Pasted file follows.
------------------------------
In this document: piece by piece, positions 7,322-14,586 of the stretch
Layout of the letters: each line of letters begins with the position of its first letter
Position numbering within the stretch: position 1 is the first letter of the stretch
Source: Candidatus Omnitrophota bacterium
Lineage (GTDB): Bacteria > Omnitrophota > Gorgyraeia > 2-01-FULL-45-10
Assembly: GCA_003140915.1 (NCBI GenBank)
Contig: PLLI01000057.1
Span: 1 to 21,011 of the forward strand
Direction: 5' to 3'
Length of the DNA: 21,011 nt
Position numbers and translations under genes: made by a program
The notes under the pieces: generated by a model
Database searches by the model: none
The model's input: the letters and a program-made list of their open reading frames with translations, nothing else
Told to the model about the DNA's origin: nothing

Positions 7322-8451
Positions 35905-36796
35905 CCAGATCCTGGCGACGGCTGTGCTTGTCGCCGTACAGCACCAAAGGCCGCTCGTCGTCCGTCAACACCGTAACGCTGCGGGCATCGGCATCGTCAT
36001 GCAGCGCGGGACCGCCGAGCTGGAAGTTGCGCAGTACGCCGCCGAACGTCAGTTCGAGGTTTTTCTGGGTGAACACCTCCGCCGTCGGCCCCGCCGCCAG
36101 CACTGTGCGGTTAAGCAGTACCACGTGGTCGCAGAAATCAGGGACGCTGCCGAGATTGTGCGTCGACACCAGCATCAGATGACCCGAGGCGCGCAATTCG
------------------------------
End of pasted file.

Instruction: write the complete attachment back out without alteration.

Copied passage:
In this document: piece by piece, positions 7,322-14,586 of the stretch
Layout of the letters: each line of letters begins with the position of its first letter
Position numbering within the stretch: position 1 is the first letter of the stretch
Source: Candidatus Omnitrophota bacterium
Lineage (GTDB): Bacteria > Omnitrophota > Gorgyraeia > 2-01-FULL-45-10
Assembly: GCA_003140915.1 (NCBI GenBank)
Contig: PLLI01000057.1
Span: 1 to 21,011 of the forward strand
Direction: 5' to 3'
Length of the DNA: 21,011 nt
Position numbers and translations under genes: made by a program
The notes under the pieces: generated by a model
Database searches by the model: none
The model's input: the letters and a program-made list of their open reading frames with translations, nothing else
Told to the model about the DNA's origin: nothing

Positions 7322-8451
Positions 35905-36796
35905 CCAGATCCTGGCGACGGCTGTGCTTGTCGCCGTACAGCACCAAAGGCCGCTCGTCGTCCGTCAACACCGTAACGCTGCGGGCATCGGCATCGTCAT
36001 GCAGCGCGGGACCGCCGAGCTGGAAGTTGCGCAGTACGCCGCCGAACGTCAGTTCGAGGTTTTTCTGGGTGAACACCTCCGCCGTCGGCCCCGCCGCCAG
36101 CACTGTGCGGTTAAGCAGTACCACGTGGTCGCAGAAATCAGGGACGCTGCCGAGATTGTGCGTCGACACCAGCATCAGATGACCCGAGGCGCGCAATTCG